HOME          CATEGORIES          OUR TAKE

Carbon Chasers Down on the Farm by ClimateYou Editor Abby Luby

For over 20 years Jay and Polly Armour have worked their organic farm using practices that play a key role in climate change. When ClimateYou toured their Four Winds Farm in Gardiner, New York, last week, we clearly saw how farmers can put carbon back in the soil and not into the atmosphere where it adds to the great amount of greenhouse gases causing changes in our climate.

The Armour’s essential practices would never be considered by this country’s industrial agriculture farm complex, but to local farmers they make a lot of sense for many reasons. There’s much more science than meets the eye on a farm, but basically, carbon farming practices are scientific in nature; among them are stop rototilling, plant  nitrogen fixing cover crops, create super-duper compost with beneficial organisms that will replace pesticides and fungicides. Although these seem straight-forward, farmers like Jay and Polly know the full scope of how soil works, what its many components are and its ability to hold moisture, plant roots and carbon.

“I always believed that the rototiller was my friend when it came to controlling weeds,” admits Jay Armour. “But I quickly learned that churning up the earth introduces oxygen into the soil which pulls carbon out of the soil and into the air.”

That’s where the fine science of composting comes in. With the right combination of organic matter in the compost that is then used in plant beds, it acts as a barrier between the soil and the sun; the soil doesn’t dry out and becomes drought resistant because the compost retains moisture. (The practice also yields better tasting veggies.) Since the compost inhibits weeds, the rototiller isn’t needed nor is the diesel fuel tractor that pulls it, which considerably lessens the farm’s carbon footprint.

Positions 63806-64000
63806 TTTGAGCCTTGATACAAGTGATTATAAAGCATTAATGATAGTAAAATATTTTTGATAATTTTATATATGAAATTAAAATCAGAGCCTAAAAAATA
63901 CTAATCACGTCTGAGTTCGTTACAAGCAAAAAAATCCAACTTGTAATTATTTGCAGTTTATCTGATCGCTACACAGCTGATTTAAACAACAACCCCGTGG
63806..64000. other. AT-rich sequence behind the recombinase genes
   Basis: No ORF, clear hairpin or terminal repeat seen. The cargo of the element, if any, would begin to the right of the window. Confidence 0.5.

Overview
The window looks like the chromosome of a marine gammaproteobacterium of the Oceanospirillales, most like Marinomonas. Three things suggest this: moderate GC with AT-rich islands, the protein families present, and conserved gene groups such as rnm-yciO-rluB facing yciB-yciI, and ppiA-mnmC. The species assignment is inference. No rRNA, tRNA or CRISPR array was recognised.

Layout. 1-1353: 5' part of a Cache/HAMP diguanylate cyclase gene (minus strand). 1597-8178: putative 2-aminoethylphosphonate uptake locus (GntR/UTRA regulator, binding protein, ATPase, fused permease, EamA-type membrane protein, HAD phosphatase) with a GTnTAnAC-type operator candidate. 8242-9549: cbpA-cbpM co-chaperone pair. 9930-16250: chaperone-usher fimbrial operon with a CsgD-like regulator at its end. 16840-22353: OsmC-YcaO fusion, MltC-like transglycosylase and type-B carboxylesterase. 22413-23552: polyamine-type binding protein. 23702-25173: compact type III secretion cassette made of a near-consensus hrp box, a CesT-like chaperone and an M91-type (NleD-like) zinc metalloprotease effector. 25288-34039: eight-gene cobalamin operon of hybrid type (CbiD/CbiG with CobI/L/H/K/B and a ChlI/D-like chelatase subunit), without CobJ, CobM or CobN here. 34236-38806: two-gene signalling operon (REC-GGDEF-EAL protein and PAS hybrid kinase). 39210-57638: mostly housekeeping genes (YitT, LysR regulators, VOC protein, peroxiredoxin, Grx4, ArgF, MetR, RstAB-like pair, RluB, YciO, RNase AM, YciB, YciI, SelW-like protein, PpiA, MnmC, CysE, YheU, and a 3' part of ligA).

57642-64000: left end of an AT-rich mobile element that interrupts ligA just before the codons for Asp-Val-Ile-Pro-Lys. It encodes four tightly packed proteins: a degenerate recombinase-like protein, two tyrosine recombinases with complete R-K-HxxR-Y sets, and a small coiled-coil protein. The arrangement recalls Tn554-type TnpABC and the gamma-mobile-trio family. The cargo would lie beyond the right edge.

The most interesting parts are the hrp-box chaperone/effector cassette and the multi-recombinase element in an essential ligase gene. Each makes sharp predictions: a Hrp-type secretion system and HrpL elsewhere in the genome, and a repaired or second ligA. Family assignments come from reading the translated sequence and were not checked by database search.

Jay Armour in front of compost at Four Winds Farm
Jay Armour in front of compost at Four Winds Farm

“We also plant rows of comfry, a ground cover that acts as a water barrier and combats erosion,” says Polly, standing in a field of rows of carrot tops bordered by large comfry plants. “Since we don’t need the use of the tractor, our rows are closer together and we produce a lot in a small space.”

showing comfry ground cover
Polly Armour showing comfry ground cover

carbon restorationIn the white paper “Soil Carbon Restoration: Can Biology do the Job?” by Jack Kittredge, Northeast Organic Farming Association (NOFA) policy director, you can get a better, in-depth look about the problem of carbon dioxide buildup and climate change here. It’s not just a practice for farmers, Kittredge lays out how each of us, gardeners, landscapers, consumers of local produce, can also add to mitigating and affecting climate change.

Comment on this article

ClimateYou moderates comments to facilitate an informed, substantive, civil conversation. Abusive, profane, self-promotional, misleading, incoherent or off-topic comments will be rejected. Moderators are staffed during regular business hours (New York time) and can only accept comments written in English.

Leave a Reply

Your email address will not be published.

SHARE THIS ARTICLE


More Posts Like This

CITY TECH BLOG

How We Help to Slow, Stop or Solve Climate Change by a City Tech Blogger

If everyone could stop in a minute to acknowledge the harms we are causing on our planet, what would earth look like in the next 10 years or is it too late?  To quote George Bernard Shaw: “Progress is impossible without change, and those who cannot change their

CLIMATEYOU

The Climate Change Disaster By City Tech Blogger Zin Win Ko

The issue of climate change has created significant changes in weather patterns and has allowed temperatures to shift overtime. In terms of human activity, the excessive burning of fossil fuels and deforestation have contributed to the increasing atmospheric temperature of the Earth. This raises the likelihood of natural

Take action in the fight against climate change